1 Ptr 2:4-9
During the Easter Season, we hear many readings from the Acts of the Apostles. This is important because Acts tells us the earliest history of the Church. And it describes the behavior, struggles and conflicts of the earliest communities.
On Tuesday we heard, “And it was at Antioch that they were first called Christians.” Today we hear more of that early history: complaining, perceived slights, and everything else. Being part of the Christian community has never been easy. Our status as sinners reveals itself again and again, century after century. That should be no surprise as the history of the Church reflects the history of the world and our own personal histories. The Greeks complained that the Hebrews weren’t fair when distributing food. It is likely that the Hebrews had their own complaints against the Greeks that didn't get written down. But something had to be done. That something was the beginning of the order of deacon, ". . . select seven reputable men whom we shall appoint to this task." The task was to serve at table.
A close reading of scripture reminds us that what we have in the Church today--the Eucharist, a hierarchy of leaders, and human arguments and disagreements--has been with us from the beginning. Human behavior has not improved much over the past two millennia. It will not improve much over the next two millennia either.
The second reading from the First Letter of Peter is taken from a section subtitled, The Dignity of the Christian Vocation. “Like living stones let yourselves be built into a spiritual house . . .” The Church is always under construction, it is always being rebuilt and remodeled, in the same way that our lives are always changing and being renewed. Think about building or remodeling a home. Some of the work is obvious such as repainting or adding a room. Other work is overlooked. Who notices new wiring or a new hot water heater? Like us, like our homes, and like our society, the Church changes and renews itself, but unlike the other categories mentioned, the Church remains timeless. It changes in response to external factors. It remains timeless in the Eucharist. It changes through the guidance of the Holy Spirit. It changes in ways that may take a long time to appreciate and understand but the Eucharist endures and will always endure.
Our spiritual home, the Church, is constructed of living stones. We are those living stones. When we transmit the faith to others, particularly our children, if and when we have them, we assure a continuing supply of building materials. The exchanges that Thomas and Philip have with Jesus are revealing. Thomas asked, “how can we know the way?” Jesus answered with a triple I AM statement.
It is important to point out that whenever Jesus begins with "I AM" He is making a statement of exclusivity. “I am the Way, the Truth, and the Life. No one comes to the Father except through me.”
Jesus is the only Way . . . in a world of blind alleys.
Jesus is the only Truth . . .in a world of politics and lies.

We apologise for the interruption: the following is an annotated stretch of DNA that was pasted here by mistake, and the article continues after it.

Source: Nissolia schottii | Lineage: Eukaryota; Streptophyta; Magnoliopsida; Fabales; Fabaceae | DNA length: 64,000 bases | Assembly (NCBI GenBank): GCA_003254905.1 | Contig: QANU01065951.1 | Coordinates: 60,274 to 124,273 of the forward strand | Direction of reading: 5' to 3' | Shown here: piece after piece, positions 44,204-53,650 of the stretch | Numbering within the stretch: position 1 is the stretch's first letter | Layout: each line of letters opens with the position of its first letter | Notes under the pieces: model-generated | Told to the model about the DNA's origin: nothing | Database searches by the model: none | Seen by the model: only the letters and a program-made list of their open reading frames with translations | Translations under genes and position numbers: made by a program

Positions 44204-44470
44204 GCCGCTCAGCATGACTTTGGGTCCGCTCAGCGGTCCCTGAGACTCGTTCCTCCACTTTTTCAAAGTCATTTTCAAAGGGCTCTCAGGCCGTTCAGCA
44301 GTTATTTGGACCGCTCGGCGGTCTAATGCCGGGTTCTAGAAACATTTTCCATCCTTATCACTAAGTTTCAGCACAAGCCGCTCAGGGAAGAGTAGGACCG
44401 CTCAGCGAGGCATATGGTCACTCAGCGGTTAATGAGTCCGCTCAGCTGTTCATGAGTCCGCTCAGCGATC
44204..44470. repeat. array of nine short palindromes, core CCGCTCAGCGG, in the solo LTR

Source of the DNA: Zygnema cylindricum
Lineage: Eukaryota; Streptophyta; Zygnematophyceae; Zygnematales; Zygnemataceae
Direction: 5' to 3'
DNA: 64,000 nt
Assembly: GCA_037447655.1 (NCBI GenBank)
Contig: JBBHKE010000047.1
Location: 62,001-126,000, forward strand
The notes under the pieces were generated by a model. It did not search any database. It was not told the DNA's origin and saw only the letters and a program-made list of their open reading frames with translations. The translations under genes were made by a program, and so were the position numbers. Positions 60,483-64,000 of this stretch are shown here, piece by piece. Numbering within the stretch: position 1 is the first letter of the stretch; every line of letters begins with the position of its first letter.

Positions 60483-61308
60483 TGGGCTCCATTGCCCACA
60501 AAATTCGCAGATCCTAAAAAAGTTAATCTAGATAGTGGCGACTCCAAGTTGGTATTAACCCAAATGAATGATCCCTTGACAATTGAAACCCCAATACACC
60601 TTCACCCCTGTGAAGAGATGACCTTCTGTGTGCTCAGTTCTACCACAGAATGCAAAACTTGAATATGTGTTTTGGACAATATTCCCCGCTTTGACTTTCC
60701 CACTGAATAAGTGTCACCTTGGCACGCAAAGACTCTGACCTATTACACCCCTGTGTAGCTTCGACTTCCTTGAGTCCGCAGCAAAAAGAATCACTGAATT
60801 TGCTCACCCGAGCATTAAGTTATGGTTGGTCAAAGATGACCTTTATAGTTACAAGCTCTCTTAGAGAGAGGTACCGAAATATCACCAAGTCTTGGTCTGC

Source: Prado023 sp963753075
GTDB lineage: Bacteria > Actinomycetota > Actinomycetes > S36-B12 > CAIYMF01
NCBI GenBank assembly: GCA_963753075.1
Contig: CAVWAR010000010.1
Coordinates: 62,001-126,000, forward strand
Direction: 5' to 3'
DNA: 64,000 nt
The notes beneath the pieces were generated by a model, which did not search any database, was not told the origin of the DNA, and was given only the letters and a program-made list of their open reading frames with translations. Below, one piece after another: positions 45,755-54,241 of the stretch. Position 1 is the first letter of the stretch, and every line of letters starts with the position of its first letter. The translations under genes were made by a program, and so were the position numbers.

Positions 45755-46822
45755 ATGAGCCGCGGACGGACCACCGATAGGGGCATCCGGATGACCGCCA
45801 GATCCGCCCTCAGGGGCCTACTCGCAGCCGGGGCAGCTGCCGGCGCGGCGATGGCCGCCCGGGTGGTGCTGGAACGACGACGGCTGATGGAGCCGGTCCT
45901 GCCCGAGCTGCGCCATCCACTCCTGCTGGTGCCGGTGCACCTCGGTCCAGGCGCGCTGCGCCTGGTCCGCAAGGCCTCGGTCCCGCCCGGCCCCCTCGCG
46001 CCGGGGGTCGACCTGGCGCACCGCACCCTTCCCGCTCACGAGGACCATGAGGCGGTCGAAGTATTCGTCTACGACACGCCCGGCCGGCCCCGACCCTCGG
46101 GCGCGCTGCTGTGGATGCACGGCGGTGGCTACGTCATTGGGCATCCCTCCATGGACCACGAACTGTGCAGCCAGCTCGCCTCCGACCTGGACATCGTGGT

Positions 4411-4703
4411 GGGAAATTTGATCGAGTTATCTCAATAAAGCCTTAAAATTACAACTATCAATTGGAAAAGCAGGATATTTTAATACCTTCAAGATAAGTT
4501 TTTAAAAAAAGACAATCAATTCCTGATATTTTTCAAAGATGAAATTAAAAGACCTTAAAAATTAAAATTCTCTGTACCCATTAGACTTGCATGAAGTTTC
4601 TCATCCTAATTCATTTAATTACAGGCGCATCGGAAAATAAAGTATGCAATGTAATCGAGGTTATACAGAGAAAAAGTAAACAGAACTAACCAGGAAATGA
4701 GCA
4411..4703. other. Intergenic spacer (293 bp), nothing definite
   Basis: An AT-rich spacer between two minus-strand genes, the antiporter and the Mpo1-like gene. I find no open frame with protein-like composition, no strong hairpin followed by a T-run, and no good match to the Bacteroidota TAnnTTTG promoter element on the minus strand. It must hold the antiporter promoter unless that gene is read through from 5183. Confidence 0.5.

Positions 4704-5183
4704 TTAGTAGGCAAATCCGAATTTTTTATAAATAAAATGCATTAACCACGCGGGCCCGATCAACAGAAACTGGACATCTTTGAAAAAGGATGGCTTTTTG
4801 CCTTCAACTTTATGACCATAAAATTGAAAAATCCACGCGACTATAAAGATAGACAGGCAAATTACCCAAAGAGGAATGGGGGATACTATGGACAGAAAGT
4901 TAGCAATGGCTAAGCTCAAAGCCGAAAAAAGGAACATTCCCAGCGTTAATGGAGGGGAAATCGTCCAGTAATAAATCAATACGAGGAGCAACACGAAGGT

Jesus is the only source of Life . . . in a culture Saint John Paul II called a “culture of death.”
Jesus is the cornerstone. He is the cornerstone who bears the weight of the entire edifice constructed by Him and on Him.
Philip’s request reflects the inability of the disciples to truly recognize Jesus; “Show us the Father, that will be enough for us.” Of course, that would change when the Holy Spirit descended at Pentecost. One can sense Jesus’ irritation in His answer: “Whoever has seen me has seen the Father.”
The only access to “seeing” God is through the Son, the Son who took on human flesh, the Son who took on human concerns, the Son who lived life the same way we do. The only way to “see” the Father is to see the Son, to see the Son with the eyes of our souls. To see the Son who endured temptation but who, unlike us, did not sin. There is no direct vision of the Father. We are limited to the indirect vision of faith, which the Letter to the Hebrews defines as "the assurance of things hoped for, the conviction of things not seen."
All that Jesus is for us He is by reason of His obedience to the Father’s will. Therefore, the works He does, the signs He performs, the words He speaks and the revelation He brings are all the work of the Father. They are all windows through which to know the Father.
Later on in John’s Gospel we will hear a beatitude to add to those from the Sermon on the Mount: “Blessed are those who have not seen yet believe.” It may be the most important beatitude of all. Only as we remain the living stones of the Church, only as we allow ourselves to be held in place by Jesus, the cornerstone, only as we believe that Christ is truly and substantially present in the great gift and mystery of the Eucharist, only then can we say, as we will in a few moments:
"Blessed is He who comes in the name of the Lord.
Hosanna in the Highest."
The week has been busy to the point of exhausting. Peter asked, last minute of course, if I would go to Maribor with him on Monday at 5:30 PM for a student concert. And would I take my camera? Well of course I would take my camera. It was a very good concert in the Jesuit church just down the street from Magis, the residential college. Got back at midnight. As I am giving a retreat to a group of physicians next week (Friday to Sunday) I've been working on it. Some of the handouts and prayers will be in both Slovenian and English. Other parts will be in English. The retreat is requiring quite a bit of computer time.
The photos below are one of a photographer's favorite things. Flowers. They can be a challenge but the results are usually pretty good. Raindrops on roses? A total cliche that few can resist.
+Fr. Jack, SJ, MD